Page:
The alleged impersonators wore a mask of French minister Jean-Yves Le Drian to trick their victims. The scheme saw them extort more than €50 million from wealthy figures.
Six suspected fraudsters went on trial in Paris on Tuesday accused of a bizarre scam that saw one use a mask to impersonate French minister Jean-Yves Le Drian in order to extort millions of euros from the rich and famous.
The two main suspects are charged with organised fraud and usurping a person's identity in the outrageous scheme that saw them extort more than €50 million from wealthy figures.
The Franco-Israeli pair, Gilbert Chikli, 54, and Anthony Lasarevitsch, 35, are being tried as the alleged masterminds of the group while five others face lesser complicity charges. The seventh suspect did not attend the trial.
Victims of the fake Jean-Yves Le Drian -- now foreign minister but then in charge of defence -- included billionaire spiritual leader, the Aga Khan, who parted with €20 million.
Turkish billionaire Inan Kirac lost €45 million in the scam.
The gang allegedly approached a total of 150 targets - including Gabonese President Ali Bongo, the CEO of the Lafarge cement company and the Archbishop of Paris - though only three fell for the hoax.
Over the phone, the fraudsters reportedly told their targets that the French state needed urgent financial assistance for "secret operations" - usually a ransom to free hostages in Syria or an anti-terror mission.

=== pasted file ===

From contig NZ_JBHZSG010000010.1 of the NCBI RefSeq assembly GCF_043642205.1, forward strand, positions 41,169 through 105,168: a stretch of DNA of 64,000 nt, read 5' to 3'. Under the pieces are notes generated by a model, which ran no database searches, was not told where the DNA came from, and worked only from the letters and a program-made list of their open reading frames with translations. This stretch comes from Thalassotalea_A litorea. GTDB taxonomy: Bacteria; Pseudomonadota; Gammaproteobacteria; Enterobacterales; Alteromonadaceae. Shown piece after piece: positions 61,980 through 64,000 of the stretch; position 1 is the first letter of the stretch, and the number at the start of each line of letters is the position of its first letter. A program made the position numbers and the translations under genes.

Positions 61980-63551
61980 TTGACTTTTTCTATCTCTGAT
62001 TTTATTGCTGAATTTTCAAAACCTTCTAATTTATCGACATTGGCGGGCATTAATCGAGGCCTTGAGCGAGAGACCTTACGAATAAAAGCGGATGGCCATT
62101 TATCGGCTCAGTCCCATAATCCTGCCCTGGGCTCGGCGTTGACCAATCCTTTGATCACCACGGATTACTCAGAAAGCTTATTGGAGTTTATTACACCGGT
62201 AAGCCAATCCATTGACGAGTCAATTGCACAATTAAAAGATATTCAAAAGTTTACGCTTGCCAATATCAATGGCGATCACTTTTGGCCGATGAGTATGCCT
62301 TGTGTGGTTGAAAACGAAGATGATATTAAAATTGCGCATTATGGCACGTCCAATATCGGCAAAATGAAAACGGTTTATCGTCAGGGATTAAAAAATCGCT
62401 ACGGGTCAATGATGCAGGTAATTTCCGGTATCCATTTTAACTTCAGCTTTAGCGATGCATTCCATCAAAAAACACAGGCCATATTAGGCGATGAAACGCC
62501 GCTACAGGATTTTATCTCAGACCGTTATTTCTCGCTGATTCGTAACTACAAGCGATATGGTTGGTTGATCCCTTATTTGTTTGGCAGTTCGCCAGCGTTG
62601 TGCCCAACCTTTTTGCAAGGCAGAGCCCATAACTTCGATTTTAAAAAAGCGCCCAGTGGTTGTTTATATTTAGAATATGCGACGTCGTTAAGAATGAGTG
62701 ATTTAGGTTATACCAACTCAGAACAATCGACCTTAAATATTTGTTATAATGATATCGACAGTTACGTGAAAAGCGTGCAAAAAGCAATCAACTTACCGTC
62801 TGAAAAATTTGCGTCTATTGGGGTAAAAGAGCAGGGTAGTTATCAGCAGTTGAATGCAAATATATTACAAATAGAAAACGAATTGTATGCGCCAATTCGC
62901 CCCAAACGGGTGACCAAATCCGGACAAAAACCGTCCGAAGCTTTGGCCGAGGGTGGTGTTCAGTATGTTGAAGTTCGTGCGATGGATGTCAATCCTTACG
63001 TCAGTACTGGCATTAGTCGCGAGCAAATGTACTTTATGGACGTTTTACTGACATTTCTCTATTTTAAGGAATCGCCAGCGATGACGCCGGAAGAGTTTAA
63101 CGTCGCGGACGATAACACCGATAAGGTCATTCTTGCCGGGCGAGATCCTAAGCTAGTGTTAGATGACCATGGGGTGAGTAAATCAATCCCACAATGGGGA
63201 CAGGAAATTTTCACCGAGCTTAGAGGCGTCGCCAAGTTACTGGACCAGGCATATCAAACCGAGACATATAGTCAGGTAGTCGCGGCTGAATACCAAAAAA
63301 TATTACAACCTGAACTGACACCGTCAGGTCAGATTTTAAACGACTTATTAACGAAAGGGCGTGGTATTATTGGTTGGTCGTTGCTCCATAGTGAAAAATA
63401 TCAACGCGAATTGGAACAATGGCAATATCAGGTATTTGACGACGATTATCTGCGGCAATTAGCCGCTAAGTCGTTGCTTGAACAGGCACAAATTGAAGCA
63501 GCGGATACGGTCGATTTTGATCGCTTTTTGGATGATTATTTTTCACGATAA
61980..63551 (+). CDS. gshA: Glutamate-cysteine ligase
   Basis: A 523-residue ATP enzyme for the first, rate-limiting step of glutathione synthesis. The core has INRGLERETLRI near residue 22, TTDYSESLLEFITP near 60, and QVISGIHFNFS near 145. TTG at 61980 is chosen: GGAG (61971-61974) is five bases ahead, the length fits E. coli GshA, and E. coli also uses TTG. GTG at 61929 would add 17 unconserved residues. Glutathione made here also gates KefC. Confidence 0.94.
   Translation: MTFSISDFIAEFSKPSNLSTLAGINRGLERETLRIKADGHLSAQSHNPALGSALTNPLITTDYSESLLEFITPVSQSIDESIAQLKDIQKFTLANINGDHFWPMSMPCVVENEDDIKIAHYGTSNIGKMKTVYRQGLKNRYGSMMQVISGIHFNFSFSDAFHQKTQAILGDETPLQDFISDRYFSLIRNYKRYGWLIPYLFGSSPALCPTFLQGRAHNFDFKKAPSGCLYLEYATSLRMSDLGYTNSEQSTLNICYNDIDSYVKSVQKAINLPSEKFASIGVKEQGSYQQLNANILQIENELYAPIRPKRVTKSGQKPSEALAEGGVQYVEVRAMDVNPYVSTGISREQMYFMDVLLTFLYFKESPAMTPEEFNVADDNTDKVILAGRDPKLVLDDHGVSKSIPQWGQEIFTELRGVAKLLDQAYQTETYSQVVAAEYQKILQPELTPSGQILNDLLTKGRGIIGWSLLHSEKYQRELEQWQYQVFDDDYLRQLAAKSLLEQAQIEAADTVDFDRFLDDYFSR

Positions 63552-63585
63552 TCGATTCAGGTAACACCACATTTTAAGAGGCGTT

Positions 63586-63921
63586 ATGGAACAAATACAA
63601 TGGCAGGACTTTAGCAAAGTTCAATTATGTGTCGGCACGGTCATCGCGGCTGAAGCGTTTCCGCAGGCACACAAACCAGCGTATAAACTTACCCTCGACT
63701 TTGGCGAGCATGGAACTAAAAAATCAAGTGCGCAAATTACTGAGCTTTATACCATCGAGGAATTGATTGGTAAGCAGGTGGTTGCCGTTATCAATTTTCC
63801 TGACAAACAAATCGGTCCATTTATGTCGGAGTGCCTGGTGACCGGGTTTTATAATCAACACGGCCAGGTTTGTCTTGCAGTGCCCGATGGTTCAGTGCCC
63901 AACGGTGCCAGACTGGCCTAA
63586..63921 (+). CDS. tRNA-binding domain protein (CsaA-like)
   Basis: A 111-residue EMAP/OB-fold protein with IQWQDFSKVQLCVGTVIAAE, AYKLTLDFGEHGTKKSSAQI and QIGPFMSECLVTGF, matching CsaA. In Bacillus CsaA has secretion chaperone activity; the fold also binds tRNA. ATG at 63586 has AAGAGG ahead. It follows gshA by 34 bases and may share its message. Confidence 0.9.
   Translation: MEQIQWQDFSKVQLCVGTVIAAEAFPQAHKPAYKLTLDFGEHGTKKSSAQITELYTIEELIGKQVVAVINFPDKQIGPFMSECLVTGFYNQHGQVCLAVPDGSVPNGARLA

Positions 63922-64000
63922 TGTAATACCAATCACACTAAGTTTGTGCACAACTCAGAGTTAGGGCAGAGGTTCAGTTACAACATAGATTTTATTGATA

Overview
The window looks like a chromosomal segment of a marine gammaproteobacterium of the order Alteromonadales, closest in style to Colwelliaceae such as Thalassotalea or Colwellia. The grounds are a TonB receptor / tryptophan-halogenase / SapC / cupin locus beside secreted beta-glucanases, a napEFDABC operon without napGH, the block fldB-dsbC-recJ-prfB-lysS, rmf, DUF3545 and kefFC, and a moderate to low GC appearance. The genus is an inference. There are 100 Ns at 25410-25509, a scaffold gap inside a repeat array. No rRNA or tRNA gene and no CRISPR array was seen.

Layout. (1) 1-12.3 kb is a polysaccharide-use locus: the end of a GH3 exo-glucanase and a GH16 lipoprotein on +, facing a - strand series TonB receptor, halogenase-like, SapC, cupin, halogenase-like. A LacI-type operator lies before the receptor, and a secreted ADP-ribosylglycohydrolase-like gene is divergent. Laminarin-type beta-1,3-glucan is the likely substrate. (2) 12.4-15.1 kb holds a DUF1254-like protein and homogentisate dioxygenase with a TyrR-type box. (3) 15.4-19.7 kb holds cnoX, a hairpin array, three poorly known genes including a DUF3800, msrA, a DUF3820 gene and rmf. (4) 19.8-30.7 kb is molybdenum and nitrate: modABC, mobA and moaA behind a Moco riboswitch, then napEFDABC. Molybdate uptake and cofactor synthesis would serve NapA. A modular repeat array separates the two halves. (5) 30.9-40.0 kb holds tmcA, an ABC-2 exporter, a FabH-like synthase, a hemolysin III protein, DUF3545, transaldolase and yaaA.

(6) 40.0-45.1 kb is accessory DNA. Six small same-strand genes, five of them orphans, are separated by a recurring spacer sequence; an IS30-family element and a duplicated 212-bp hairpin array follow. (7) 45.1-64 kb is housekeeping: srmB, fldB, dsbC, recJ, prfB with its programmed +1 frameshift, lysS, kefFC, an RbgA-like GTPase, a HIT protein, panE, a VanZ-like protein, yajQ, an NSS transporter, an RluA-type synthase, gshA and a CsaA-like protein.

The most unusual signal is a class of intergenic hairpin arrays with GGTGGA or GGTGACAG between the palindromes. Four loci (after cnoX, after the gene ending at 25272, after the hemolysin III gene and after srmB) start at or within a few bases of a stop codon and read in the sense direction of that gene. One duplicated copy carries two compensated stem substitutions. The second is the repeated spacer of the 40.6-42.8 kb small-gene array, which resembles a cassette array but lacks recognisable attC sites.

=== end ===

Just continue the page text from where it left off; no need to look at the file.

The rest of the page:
Financial contributors were promised immediate reimbursement.
To look more credible, the gang sent letterheads from the minister and, in some cases, appeared on Skype with a costume and silicon mask of Le Drian behind a fake official desk with French and EU flags.
'It wasn't me'
As the trial opened on Tuesday, Chikli denied the charges.
"I will prove during the course of this hearing how it is not possible that it was me," he told the court.
Reaching out for his lawyer’s computer featuring the photo of a man wearing Le Drian’s mask, he said: "You have to be blind to not realise that it can't possibly be Gilbert Chikli! "
Chikli was already suspected of inventing a so-called "fake CEO scam", posing as company executives to milk millions from dozens of multinational giants, including Kia Motors, Hugo Boss and Chanel.
Chikli and Lasarevitch were arrested in Ukraine in 2017. Prosecutors say they were then preparing their next scam, involving an impersonation of Prince Albert of Monaco.
The trial is due to continue until February 12.